Tuesday, June 18, 2013
Homemade Vegetable Broth
When it comes to all things fitness it's no secret that I worship at the church of Jillian Michaels. I've talked about her videos before and I still love them. Fast and effective work-outs. (Think 20 minutes but super intense!) I checked out her Master Your Metabolism Cookbook a while ago and loved almost every recipe we tried. So much so that I bought the book. One of my favorite tips from her cookbook is making your own vegetable broth. Someday, when we put down roots, I would really love to compost. Which is why it kills me to throw out all the left over food scraps from veggies around our house. I know that stuff is useful, but I just can't use it now! That is until I discovered homemade veggie broth. Simply keep all your left over veggie scraps in a large baggie in the freezer and when it's full, time to make some broth. It's super simple and it makes me feel good knowing I'm using as much of the food we consume as possible. I use veggie broth interchangeably with chicken broth in soups, rice, quinoa, or any other recipe calling for broth. Yay for broth! And now that I've typed that word 20 times, what weird word... broth.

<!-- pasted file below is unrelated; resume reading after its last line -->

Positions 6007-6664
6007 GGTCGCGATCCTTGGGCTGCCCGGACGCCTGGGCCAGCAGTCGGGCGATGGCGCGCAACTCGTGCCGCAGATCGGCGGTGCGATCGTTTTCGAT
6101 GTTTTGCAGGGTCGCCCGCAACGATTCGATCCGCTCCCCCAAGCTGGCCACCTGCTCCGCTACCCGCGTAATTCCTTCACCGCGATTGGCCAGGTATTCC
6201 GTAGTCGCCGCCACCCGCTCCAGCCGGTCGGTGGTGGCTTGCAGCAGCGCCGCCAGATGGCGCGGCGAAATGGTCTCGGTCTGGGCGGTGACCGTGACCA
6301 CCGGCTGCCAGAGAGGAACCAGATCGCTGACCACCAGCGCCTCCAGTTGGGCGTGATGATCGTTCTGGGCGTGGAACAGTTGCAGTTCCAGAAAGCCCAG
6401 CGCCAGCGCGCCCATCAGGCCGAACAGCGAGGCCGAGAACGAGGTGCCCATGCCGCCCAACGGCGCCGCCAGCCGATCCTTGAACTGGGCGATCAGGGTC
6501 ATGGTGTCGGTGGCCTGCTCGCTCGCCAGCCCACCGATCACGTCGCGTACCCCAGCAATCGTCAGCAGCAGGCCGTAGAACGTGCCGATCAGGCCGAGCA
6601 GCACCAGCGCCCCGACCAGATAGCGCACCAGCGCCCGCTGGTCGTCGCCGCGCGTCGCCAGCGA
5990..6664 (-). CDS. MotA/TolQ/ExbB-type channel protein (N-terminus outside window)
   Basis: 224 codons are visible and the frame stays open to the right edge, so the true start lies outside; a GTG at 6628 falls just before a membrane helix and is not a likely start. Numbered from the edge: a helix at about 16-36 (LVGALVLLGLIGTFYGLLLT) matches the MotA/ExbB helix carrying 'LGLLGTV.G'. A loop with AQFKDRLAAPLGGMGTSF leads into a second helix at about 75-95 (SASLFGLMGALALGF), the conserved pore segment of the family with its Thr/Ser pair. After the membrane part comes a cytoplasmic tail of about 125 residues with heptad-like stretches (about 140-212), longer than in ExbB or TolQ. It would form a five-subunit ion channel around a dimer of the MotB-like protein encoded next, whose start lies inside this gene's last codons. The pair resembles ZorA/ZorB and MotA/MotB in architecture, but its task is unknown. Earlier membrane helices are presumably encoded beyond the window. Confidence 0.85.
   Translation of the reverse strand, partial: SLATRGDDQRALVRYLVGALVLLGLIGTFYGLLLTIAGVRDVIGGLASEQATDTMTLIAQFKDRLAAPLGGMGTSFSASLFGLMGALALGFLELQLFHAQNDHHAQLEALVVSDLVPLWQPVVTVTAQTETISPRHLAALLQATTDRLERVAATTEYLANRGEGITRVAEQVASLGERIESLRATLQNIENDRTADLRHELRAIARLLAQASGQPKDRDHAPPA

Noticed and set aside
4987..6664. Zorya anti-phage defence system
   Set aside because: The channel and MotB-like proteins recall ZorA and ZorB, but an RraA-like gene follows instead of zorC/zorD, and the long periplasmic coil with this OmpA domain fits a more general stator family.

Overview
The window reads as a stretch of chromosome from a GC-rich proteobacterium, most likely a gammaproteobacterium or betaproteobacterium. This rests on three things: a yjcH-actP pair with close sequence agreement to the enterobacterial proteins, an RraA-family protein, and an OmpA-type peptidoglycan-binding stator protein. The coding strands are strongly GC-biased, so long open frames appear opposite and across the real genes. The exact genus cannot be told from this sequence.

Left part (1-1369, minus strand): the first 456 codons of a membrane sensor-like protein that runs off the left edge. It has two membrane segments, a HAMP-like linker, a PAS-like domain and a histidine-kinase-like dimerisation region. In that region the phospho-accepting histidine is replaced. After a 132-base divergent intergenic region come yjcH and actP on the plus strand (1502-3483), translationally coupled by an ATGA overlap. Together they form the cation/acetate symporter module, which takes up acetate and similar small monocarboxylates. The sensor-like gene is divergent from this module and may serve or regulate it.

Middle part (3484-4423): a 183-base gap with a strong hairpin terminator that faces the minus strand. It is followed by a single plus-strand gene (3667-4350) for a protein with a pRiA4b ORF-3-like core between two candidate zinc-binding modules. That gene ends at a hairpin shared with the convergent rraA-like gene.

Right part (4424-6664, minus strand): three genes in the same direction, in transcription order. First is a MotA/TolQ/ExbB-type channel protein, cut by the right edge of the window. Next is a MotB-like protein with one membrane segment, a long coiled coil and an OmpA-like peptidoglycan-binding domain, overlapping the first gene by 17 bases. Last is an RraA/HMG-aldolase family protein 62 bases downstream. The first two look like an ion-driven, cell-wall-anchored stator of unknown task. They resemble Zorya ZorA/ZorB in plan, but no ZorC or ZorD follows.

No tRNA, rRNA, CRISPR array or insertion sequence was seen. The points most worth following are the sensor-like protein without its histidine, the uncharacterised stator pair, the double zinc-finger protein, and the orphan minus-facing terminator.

1. Start with saving the scraps from your veggies in a baggie kept in the freezer. Good examples are asparagus ends, onions ends, leeks and scallion greens, carrot peelings, celery ends, mushroom stems, even some herbs like parsley and thyme. As she says in her book, stay away from eggplant and cruciferous vegetables such as cabbage, broccoli, cauliflower, brussels sprouts, kale and collard greens. In no time at all, you'll have a full baggie.
2. When you have a full bag (or almost full) put the scraps in a pot. She suggests 2 quarts of water, but since your scraps might not be the exact measurement she gives in the book, filling the water to the top of the veggies or a little over, should do the trick.
3. Next cover partially and bring to a boil. Then turn down the heat and simmer gently for an hour.
4. Once it's over, your pot of veggies will look like an unattractive pile of mush. Let it cool for a bit.
5. Then strain the broth into a large bowl. My girl Jillian suggests not pressing on the veggies or the broth will be very cloudy. And since I do everything Jillian says, I don't push on the veggies.
6. Lastly, I pour the broth into large canning jars (I used a small strainer once again just to make sure). I put the lids on loosely and then place in the freezer. Once frozen I tighten the lids. I like using glass jars as it makes for fast thawing in the microwave, but you can certainly use other containers for storage. You can store in the refridgerator, but I suggest freezing unless you plan on using the broth within a week.
And there you have it...you're own homemade broth.
(I'm never saying that word again)